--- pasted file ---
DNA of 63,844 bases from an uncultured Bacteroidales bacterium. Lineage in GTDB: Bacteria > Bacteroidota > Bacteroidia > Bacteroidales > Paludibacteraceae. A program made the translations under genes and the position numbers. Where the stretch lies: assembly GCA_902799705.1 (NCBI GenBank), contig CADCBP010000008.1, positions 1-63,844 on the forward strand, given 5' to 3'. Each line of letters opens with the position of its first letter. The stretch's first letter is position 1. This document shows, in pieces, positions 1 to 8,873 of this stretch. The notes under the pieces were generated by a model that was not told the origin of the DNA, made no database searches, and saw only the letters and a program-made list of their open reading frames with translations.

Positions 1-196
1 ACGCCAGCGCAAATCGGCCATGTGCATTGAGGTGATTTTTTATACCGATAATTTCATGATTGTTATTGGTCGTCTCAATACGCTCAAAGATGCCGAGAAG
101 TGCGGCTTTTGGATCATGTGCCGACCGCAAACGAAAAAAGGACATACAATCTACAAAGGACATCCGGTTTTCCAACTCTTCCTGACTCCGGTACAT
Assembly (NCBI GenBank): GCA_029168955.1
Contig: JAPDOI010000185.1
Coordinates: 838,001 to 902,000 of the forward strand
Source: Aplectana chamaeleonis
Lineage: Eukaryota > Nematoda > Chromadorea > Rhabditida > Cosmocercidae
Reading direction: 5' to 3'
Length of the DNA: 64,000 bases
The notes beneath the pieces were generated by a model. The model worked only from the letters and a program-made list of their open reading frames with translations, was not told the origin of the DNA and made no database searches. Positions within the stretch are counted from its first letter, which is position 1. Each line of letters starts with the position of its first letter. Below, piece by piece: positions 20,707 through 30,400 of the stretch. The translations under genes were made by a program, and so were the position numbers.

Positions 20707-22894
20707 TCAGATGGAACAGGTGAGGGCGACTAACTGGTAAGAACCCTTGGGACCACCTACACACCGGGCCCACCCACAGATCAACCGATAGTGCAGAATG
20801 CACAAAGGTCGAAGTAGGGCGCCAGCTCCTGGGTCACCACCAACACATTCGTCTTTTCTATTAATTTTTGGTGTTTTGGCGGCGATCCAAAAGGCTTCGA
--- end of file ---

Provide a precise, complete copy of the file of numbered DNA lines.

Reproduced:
DNA of 63,844 bases from an uncultured Bacteroidales bacterium. Lineage in GTDB: Bacteria > Bacteroidota > Bacteroidia > Bacteroidales > Paludibacteraceae. A program made the translations under genes and the position numbers. Where the stretch lies: assembly GCA_902799705.1 (NCBI GenBank), contig CADCBP010000008.1, positions 1-63,844 on the forward strand, given 5' to 3'. Each line of letters opens with the position of its first letter. The stretch's first letter is position 1. This document shows, in pieces, positions 1 to 8,873 of this stretch. The notes under the pieces were generated by a model that was not told the origin of the DNA, made no database searches, and saw only the letters and a program-made list of their open reading frames with translations.

Positions 1-196
1 ACGCCAGCGCAAATCGGCCATGTGCATTGAGGTGATTTTTTATACCGATAATTTCATGATTGTTATTGGTCGTCTCAATACGCTCAAAGATGCCGAGAAG
101 TGCGGCTTTTGGATCATGTGCCGACCGCAAACGAAAAAAGGACATACAATCTACAAAGGACATCCGGTTTTCCAACTCTTCCTGACTCCGGTACAT
Assembly (NCBI GenBank): GCA_029168955.1
Contig: JAPDOI010000185.1
Coordinates: 838,001 to 902,000 of the forward strand
Source: Aplectana chamaeleonis
Lineage: Eukaryota > Nematoda > Chromadorea > Rhabditida > Cosmocercidae
Reading direction: 5' to 3'
Length of the DNA: 64,000 bases
The notes beneath the pieces were generated by a model. The model worked only from the letters and a program-made list of their open reading frames with translations, was not told the origin of the DNA and made no database searches. Positions within the stretch are counted from its first letter, which is position 1. Each line of letters starts with the position of its first letter. Below, piece by piece: positions 20,707 through 30,400 of the stretch. The translations under genes were made by a program, and so were the position numbers.

Positions 20707-22894
20707 TCAGATGGAACAGGTGAGGGCGACTAACTGGTAAGAACCCTTGGGACCACCTACACACCGGGCCCACCCACAGATCAACCGATAGTGCAGAATG
20801 CACAAAGGTCGAAGTAGGGCGCCAGCTCCTGGGTCACCACCAACACATTCGTCTTTTCTATTAATTTTTGGTGTTTTGGCGGCGATCCAAAAGGCTTCGA